In this upwardly-mobile, increasingly aspirational and ever-more technically sophisticated 21st century, it was inevitable. Oh, so inevitable. But it isn’t necessarily good or desirable.
Not when the art form that once was golf at its beautiful best is in danger of being submerged/destroyed/perverted – choose your own description – amidst an avalanche of scientific data. If it hasn’t been already that is.
Take a look at many of the names that have emerged at or near the top of the men’s game since the end of what will surely be known to history as the “Tiger Woods era.” I’m thinking of Jason Day. Or Adam Scott. Or Dustin Johnson. Or Sergio Garcia. Or Henrik Stenson. Or Justin Rose. Or Patrick Reed. Or Louis Oosthuizen. Or Charl Schwartzel.
These guys have much in common, other than their elite status. All are long off the tee. All are renowned for the high quality of their ball striking between tee and green. And, while none could ever be accurately described as a poor putter, without exception their work on the greens is actually the weakest part of their all-round games. The only top-player bucking this trend is Jordan Spieth, whose putting is clearly his biggest asset.
This is not a coincidence. While the application of cold-blooded science (definition: a systematic enterprise that builds and organises knowledge in the form of testable explanations and predictions about the universe) to the full swing through computer analysis, ‘Trackman’ data and ever-more in-depth analysis by ever-more informed coaches has produced a generation of almost robotic “flushers,” the same approach doesn’t seem to be nearly as successful on the greens.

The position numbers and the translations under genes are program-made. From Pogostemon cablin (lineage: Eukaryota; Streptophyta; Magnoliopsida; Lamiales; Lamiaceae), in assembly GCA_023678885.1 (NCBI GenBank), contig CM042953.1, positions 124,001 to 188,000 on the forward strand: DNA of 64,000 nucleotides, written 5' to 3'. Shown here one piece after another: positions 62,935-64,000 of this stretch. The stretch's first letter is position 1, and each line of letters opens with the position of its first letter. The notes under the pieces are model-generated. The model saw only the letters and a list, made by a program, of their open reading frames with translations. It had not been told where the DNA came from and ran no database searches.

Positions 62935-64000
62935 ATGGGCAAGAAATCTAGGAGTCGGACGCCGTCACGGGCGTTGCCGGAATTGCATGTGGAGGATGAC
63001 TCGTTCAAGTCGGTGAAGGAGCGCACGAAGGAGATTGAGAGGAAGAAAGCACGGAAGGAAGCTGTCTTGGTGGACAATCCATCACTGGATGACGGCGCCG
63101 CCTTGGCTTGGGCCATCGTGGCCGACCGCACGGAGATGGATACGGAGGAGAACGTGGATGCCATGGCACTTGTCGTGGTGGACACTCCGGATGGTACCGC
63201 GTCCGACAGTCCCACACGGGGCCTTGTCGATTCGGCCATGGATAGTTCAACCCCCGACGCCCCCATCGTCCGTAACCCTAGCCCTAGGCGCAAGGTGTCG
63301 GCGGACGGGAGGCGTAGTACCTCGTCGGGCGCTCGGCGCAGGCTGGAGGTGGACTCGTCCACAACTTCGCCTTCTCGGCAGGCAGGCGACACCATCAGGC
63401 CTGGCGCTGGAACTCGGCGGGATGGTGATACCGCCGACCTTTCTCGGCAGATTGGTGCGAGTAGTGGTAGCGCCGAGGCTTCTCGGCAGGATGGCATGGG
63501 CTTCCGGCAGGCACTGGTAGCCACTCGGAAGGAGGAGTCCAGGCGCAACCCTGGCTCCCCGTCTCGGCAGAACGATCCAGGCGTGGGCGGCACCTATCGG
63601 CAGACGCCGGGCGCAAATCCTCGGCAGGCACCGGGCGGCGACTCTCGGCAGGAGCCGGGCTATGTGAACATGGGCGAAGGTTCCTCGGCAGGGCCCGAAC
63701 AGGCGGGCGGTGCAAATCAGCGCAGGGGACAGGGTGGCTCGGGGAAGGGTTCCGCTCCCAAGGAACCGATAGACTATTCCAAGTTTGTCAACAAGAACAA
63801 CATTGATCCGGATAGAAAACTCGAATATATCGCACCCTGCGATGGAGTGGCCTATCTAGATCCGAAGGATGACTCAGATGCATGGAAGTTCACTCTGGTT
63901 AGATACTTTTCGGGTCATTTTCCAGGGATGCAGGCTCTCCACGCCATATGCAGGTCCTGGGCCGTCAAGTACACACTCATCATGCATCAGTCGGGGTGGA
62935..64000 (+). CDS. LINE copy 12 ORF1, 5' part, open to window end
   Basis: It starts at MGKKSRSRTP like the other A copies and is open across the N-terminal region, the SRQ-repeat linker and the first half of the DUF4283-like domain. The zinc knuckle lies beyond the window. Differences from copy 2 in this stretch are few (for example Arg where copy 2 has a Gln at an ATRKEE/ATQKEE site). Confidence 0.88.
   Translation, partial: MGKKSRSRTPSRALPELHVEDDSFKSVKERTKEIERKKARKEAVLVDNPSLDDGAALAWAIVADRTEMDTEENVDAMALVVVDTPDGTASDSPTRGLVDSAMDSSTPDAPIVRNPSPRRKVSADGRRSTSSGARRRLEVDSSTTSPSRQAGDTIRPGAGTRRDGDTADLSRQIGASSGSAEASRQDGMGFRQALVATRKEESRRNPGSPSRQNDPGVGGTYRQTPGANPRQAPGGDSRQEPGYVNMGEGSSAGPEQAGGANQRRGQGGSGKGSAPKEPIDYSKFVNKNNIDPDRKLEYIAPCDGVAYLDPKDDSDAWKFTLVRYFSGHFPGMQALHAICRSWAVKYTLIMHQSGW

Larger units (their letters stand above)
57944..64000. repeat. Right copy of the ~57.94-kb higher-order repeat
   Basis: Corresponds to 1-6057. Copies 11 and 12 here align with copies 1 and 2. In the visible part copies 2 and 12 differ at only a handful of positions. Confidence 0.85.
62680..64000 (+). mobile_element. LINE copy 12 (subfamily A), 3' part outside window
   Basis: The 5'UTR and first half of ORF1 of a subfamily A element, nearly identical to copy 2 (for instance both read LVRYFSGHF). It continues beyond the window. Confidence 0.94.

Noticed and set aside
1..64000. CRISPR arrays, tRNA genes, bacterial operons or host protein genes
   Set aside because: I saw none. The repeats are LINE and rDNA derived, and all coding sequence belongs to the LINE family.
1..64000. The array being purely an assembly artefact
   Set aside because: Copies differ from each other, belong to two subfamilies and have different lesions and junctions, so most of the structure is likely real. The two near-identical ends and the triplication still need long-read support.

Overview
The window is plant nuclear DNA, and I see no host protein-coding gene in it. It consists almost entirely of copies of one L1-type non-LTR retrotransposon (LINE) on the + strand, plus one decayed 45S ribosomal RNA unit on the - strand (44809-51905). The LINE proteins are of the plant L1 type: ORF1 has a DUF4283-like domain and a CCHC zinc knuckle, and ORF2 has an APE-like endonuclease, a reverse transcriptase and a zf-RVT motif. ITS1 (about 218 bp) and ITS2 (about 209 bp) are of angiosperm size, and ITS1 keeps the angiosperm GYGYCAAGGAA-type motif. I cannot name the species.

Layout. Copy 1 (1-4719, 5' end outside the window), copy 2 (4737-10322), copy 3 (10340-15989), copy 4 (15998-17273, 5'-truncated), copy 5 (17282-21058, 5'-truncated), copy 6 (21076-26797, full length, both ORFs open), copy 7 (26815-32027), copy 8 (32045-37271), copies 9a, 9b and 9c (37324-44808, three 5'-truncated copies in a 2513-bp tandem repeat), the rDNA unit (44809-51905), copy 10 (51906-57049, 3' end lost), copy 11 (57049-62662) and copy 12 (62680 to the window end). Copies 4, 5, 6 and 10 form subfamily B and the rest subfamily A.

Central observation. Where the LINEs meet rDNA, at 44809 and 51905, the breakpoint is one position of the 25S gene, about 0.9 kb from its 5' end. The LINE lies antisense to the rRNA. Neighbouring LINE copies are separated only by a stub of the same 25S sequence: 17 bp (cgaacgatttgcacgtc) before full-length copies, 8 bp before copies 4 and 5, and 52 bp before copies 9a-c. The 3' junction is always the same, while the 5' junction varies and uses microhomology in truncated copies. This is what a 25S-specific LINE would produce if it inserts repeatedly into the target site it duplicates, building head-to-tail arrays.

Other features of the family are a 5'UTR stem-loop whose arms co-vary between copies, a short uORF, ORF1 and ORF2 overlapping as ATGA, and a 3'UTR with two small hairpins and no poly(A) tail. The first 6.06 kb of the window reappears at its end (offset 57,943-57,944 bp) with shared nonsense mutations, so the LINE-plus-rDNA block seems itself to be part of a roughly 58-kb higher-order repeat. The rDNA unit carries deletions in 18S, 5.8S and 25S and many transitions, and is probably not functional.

The stick-out reason for this, of course, is that the putting stroke is an action performed outdoors over inherently unpredictable surfaces. It can never be reduced to a baffling combination of geometric angles and algebraic equations conceived in a soulless laboratory by nerdy little men in white coats. Great putting is all about innate attributes like touch, feel and imagination. It can never be reduced to mindless and constant reproduction of what some machine might tell you is a “perfect” stroke. It is, in short, one of life’s – and golf’s – great mysteries.
So it is that the current crop of star names are each a product of their environment. Swings are more and more homogenous. Shots increasingly lack variety of shape and flight and the game at the top level is closer to one-dimensional than it has ever been.
Much of this has to do with the evolution of equipment. The ball flies so quickly off the faces of huge, metal-headed drivers that it has little of no opportunity to bend anything more than a few yards left-to-right or right-to-left. So it is that there are virtually no bad drivers in the world’s top-100 players. No longer can the truly gifted – see Greg Norman, Nick Price or Ian Woosnam – separate themselves from the competition by dint of superior ability with the longest club in the bag.
Albeit less so, the same is true of iron play. With the possible exception of the brilliantly erratic eccentric that is two-time Masters winner Bubba Watson, today’s best do not shape their approach shots into flags. Not to any significant extent anyway. It’s just too hard to make the modern ball spin sideways. So hardly anyone does. Why make the game any more difficult than it already is when there is so much money to be made?
One consequence of this increasing parity was underlined by the recent victory of Jimmy Walker in the USPGA Championship at Baltusrol. With his win, the lanky Oklahoman became the fifth successive first-time Grand Slam champion. In a year dominated by talk of the “Big Three” – Jordan Spieth, Rory McIlroy, Jason Day – or a “Big Four” – add Dustin Johnson – only the last named will celebrate Christmas as the holder of a major title. The reality is that domination on the scale we saw from Jack Nicklaus and Tiger Woods is increasingly unlikely.
Throw in the depressing sameness of challenge offered up to a majority of the top players on America’s PGA Tour, and that already slim likelihood dissipates further. But the greatest sadness of all this is that we have lost the ability to compare the strengths and weaknesses of different generations with any kind of accuracy.
Was Nicklaus really greater than Woods? Was Lee Trevino a better and more versatile shot-maker and creator than Bubba? Did Seve Ballesteros or Phil Mickelson have the better short game? While acknowledging the subjectivity of those arguments, we’ll never know. Not really. Because the game played on Tour today is so far removed from that of even 25 years ago.